Aiden Lobo is at college where he studies various aspects of the Diving and the Light. Aiden has lusted after Tanner—roommate of his best friend, Cassandra—for a long time. And why not? Tanner is an attractive man; he even seems very into Aiden, as well. When the chance to be alone together finally arises, everyone seems to breathe a sigh of relief that these two fated lovers will finally get to be, well, lovers. On what should be their first romantic walk across the campus, however, disaster strikes. Aiden falls into a trap designed to turn him into a sacrifice for the sake of bringing Aeshma, a powerful demon of wrath, into the world. It doesn’t help that Aiden has no magic of his own with which to defend himself, leaving him wide open to attack.
However, Aiden is not entirely at the mercy of these dark forces. Cassandra has always tried to help protect Aiden through her charmed amulets. These amulets provide Aiden with both a guardian spirit and, he learns, the ability to call on his very own guardian angel. The angel, whom Aiden names Eskander, is devoted to protecting him. Eskander even manages to stop the immediate threat to Aiden’s existence. But the sacrificial ritual still leaves a literal crack in Aiden’s heart, through which Aeshma will eventually break. And if Aeshma gains access to this world, it will mean more than just Aiden’s death—legend holds that hundreds of millions will also perish.
Aiden knows what he has to do…simply die. But with a guardian angel who will stop at nothing to protect Aiden for as long as possible, Aiden suddenly wants very much to find something, anything, to cure this crack in his heart. Aiden wants to save his angel even more than he wants to save himself. But will Eskander and Cassandra be able to help before Aiden’s time is up?
A Crack in the Heart is a contemporary, young adult-ish type story that draws clear lines to religion. As I read the story, the references to guardian angels and the “Light” versus the “Dark” made me think of generic, non-denominational Christian themes. Given my American cultural background, I thought it was great fun to see how much freedom I thought Eskander had to pursue any type of relationship with Aiden and especially how a romantic relationship between Aiden and Eskander seemed to act as a way to regenerate the angel’s power. In other words, I thought there was a complete lack of any sense of shame that I so often see get associated with strong religious beliefs. And having looked up Aeshma for the purposes of this review, I see that it is a reference to Zoroastrianism, which predates and presumably has influenced many other systems of belief. On the one hand, I think the religious references feel pretty nebulously general (light vs. dark). On the other hand, that was enough for me and Singer makes it clear which specific characters fall into the Light camp and which fall into the Dark one.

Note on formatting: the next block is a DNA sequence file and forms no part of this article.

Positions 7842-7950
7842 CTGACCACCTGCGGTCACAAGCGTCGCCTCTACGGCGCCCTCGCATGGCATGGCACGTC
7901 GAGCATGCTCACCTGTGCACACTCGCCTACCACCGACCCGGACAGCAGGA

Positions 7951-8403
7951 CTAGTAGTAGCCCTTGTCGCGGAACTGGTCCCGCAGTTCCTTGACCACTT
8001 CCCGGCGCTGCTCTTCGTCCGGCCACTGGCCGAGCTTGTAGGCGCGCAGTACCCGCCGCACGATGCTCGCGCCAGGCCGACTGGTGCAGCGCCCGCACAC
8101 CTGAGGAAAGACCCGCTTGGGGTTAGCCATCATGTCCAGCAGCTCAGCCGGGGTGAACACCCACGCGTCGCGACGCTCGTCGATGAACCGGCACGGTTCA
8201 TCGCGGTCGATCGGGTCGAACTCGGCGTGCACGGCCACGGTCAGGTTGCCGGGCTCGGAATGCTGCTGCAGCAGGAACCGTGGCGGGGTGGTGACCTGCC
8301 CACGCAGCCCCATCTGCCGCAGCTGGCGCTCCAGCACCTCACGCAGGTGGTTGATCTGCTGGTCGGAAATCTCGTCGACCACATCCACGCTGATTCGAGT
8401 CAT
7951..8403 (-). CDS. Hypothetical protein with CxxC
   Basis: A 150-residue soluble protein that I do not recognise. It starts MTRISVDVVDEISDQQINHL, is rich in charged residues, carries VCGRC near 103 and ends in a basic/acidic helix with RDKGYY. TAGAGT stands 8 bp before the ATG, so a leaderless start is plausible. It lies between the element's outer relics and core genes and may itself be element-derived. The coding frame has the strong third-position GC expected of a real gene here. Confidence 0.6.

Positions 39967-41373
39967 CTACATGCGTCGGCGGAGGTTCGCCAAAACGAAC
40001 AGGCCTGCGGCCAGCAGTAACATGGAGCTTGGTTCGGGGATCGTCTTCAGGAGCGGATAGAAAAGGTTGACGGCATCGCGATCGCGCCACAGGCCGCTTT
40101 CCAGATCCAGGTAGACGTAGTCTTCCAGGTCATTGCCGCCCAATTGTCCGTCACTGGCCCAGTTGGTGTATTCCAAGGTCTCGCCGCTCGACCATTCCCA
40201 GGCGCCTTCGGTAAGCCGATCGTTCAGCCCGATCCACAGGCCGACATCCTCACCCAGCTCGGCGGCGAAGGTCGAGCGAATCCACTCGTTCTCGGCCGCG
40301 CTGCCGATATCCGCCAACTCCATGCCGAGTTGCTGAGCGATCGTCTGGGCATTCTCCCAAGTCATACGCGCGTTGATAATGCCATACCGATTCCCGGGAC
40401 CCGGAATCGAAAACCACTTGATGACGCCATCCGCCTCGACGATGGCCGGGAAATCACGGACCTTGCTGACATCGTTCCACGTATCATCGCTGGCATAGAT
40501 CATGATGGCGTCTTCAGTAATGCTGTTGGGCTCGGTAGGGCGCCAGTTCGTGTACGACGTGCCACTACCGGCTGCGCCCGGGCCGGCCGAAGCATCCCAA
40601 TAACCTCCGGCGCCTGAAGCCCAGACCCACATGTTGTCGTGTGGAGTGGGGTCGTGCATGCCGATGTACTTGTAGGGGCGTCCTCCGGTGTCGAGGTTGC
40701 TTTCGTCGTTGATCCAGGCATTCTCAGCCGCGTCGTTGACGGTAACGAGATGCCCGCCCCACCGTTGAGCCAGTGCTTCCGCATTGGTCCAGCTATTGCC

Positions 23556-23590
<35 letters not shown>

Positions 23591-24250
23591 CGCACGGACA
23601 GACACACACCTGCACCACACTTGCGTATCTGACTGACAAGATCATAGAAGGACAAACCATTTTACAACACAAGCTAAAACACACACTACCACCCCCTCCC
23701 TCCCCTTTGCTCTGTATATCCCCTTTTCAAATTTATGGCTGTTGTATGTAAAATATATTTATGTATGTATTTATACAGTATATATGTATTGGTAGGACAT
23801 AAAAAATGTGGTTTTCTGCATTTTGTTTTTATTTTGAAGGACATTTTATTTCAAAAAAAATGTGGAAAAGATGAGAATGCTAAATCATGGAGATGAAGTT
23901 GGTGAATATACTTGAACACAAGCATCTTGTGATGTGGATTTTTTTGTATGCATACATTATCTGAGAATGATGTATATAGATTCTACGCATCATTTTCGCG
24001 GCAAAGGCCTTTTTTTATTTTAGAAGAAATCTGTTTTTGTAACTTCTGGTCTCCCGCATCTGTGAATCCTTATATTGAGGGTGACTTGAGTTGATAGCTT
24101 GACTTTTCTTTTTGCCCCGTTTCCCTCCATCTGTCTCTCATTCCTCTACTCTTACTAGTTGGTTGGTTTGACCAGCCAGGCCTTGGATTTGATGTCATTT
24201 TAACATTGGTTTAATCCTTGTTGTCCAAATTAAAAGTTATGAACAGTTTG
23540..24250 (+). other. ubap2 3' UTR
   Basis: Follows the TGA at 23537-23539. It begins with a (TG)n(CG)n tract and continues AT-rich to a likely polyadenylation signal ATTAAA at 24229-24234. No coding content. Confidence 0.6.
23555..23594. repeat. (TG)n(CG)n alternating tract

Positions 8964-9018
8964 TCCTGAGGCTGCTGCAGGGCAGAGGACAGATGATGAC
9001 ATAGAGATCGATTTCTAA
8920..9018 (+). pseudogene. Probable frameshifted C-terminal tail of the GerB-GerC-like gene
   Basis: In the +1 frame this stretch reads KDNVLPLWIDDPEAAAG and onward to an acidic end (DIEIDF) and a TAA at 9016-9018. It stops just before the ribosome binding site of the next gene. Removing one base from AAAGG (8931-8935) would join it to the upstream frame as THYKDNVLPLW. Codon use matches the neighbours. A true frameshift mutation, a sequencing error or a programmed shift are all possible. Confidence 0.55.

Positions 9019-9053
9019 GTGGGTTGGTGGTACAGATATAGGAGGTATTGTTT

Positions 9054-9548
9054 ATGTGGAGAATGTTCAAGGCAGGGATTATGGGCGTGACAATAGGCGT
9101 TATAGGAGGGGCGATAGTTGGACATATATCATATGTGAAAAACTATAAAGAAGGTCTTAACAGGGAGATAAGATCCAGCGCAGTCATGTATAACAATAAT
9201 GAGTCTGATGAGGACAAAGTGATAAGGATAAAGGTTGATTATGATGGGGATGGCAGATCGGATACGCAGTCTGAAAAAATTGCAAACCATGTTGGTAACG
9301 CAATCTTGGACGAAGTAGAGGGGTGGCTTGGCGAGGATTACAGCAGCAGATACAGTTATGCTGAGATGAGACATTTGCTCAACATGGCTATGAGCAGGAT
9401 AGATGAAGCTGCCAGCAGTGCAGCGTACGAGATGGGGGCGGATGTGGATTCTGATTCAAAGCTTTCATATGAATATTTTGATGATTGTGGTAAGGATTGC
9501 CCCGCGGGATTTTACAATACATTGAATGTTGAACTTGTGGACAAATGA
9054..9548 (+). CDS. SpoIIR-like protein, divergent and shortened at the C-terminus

I think my favorite part of the story is how Singer builds a delightfully convincing unreliable narrator aspect into the story telling. At the heart of the situation is what really happens during the sacrificial ritual that Aiden experiences…if he even experiences it. I think the power of this scene lies in how convincingly it unfolds in first one, then another direction. Because the action is told in third person omniscient from Aiden’s point of view, of course I was one hundred percent accepting of how he first experiences the sacrifice. Towards the end of the action that unfolds at this point, there is a fade to black. The next thing we know, Aiden wakes up not sacrificed and everyone else explains what unfolded on that walk…without a single reference to any of the disastrous events we think Aidan experienced. Personally, I think readers will be able to identify which version of events is the true one before it’s settled on page for the characters, but that just helped me build sympathy for those involved…namely Aiden.
Amidst Aiden coping with this crack in his heart, he falls in love with Eskander, his guardian angel. I thought insta-love was a sensible choice, especially with the knowledge that Eskander chose to be Aiden’s guardian basically from the moment Aiden existed. Even with the built-in romance, I really appreciated Aiden’s reflections on what it meant to love Eskander. For one thing, Aiden is worried there is some taboo about a being from the Light not only falling in love with a mortal, but actively being in love with that mortal. I also liked that Aiden at least stops to wonder why he loves Eskander; sure, the angel is hot, but Aiden feels more than just lust for the angel, and that strikes him as powerful and odd given how little time the two spend together.
My only real criticism is about how Aiden acts when he as he learns more about fixing the crack in his heart. Of course, I think it makes sense he would try anything and everything to find a way to heal himself. And yes, I enjoyed the angst of knowing Eskander can temporarily alleviate the pain from and danger posed by the crack by depleting his own life force. But it just seems like, when push really came to shove, Aiden is still grasping at straws and unwilling to accept his fate. And, to top it all off, in the “moment of truth” when we’re supposed to know which side will win, the timing of the action feels like it muddies the series of events unfolding.
Overall, this is a pretty compelling read. There are plenty of religious concepts woven throughout the world the characters inhabit and the characters themselves. At the same time, I thought the story was largely free from fire-and-brimstone-if-you’re-gay type religious tropes. Singer addresses the romance between Aiden and Eskander well, giving the relationship more legs to stand on than mere lust and not avoiding the “but why should they fall in love” aspect of quick get togethers.